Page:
Police concern themselves with the black race by thoroughly inspecting the organizations they form instead of protecting community members from gangs and drug dealers. As Socrates and Dally see, safety protection relies on the skin color of a person, contrary to what the law advocates.

Derogatory names such as foolish, lazy, violent, and unreasonable are discriminatory of the black people (Catherine and John 39). By treating African-Americans unfairly, police display outright racist mentality. Consequently, “Marvane Street” reveals racial concerns and struggle people from a certain race undergo.

The “History”

On the other hand, in Mosley’s short story “History”, the author conveys how racial profiling is prominent in this community, adversely affecting the black people. This makes people distrust the legal system set in their community. The story discusses the diverse fallibility people have in the cities.

Socrates has to cope with injustices mainly contributed by the fact that he is black. Racial profiling is vehemently condemned and illegal. However, it exists and continues to increase because of racial segregation. After spending twenty-seven years in prison, Socrates desires to have a new king of life outside Indiana where no one knows him.

Therefore, he moves to the city where he faces racial discrimination, contrary to his expectations. The story portrays Socrates Fortlow as a full-rounded man who tackles difficult obligations in the life outside prison, which is unfamiliar to him. Despite the many adverse conditions exposed to Socrates, he always tries to do what is right.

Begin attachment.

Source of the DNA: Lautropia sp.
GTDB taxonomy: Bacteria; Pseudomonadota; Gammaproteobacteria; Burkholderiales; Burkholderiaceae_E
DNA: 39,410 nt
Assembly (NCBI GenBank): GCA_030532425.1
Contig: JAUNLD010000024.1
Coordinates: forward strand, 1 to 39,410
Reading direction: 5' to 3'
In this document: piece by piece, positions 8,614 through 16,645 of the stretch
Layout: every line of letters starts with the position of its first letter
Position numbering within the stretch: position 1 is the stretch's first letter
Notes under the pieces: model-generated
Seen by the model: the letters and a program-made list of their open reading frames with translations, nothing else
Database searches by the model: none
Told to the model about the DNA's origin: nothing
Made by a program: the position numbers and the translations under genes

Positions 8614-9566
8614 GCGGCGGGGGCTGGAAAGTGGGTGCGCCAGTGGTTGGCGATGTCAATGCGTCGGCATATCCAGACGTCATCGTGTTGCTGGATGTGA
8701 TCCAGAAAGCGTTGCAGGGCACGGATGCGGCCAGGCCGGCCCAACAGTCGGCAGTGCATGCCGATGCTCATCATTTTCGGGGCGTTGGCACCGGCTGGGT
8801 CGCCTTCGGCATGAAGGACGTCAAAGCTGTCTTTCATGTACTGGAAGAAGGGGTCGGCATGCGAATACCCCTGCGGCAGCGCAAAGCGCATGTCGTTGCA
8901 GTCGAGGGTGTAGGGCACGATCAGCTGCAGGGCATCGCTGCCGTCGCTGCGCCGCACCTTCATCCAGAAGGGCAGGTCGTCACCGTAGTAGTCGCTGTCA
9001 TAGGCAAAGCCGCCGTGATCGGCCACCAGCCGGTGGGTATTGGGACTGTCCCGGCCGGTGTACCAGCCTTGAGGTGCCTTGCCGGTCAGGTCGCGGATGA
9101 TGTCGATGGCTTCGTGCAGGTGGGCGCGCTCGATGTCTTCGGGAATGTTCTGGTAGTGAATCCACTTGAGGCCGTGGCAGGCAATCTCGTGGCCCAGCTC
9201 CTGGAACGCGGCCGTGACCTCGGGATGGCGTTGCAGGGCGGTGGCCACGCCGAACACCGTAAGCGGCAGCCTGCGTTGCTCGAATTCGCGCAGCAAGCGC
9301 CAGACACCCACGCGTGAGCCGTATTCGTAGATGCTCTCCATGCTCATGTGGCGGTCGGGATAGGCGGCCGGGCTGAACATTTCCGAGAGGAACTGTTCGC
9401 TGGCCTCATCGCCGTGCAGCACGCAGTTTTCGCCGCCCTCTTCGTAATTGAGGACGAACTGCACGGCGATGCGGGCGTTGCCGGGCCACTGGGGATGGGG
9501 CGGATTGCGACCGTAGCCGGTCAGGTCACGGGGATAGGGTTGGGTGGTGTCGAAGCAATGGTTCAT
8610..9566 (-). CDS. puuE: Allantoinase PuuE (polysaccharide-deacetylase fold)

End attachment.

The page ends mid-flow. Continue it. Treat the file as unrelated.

The experience that the protagonist has in the “History” clearly illustrates the existence of racial profiling. As Socrates walks on a street, the police approach him in a way that depicts racial discrimination. The police officers order Socrates to remove his hands out of his pocket asking him where he was going while pointing a gun on Socrates’ face (Mosley 165). The juxtaposition of black and white races in this community depicts the racial segregation prevalent in this community.

The treatment Socrates received from the police would have been a different case if it were a white man walking on the same street. Racial profiling amounts to racism, which has pernicious effects on the lives of the affected people (Alexander 28). Ending discrimination against other persons based on the race they come from will make all cultures have trust in the law system.

A legal system devoid of equal treatment creates a loophole for individuals to engage in racism. In this regard, race and ethnicity to some extent is not a biologically determined phenomenon. It is a unique phenomenon created by different cultures. Consequently, the way people perceive their identities depend on how their culture chooses to identify them, and on how they identify themselves.

My opinion

In my society, racial identity is still a contentious issue, as many people always despise people from other races. As the two stories clearly convey, racial discrimination is still a problem, which requires swift measures to tackle. The stories serve as revelations to the diverse racial segregations to expect in our societies. AsAmerica reckons, “…every race should acknowledge other races, as they owe each other huge debts” (93). In this regard, every one of us should advocate for equal treatment of all races.


Therefore, based on the diverse expositions discussed in the paper, it suffices to declare the acclaimed collection of unique and intertwined tales by Mosley as offering a remarkable insight on race. As one reads the stories, emotional impact percolates through the brain because of the outright disillusionment of the black race exposed by the author.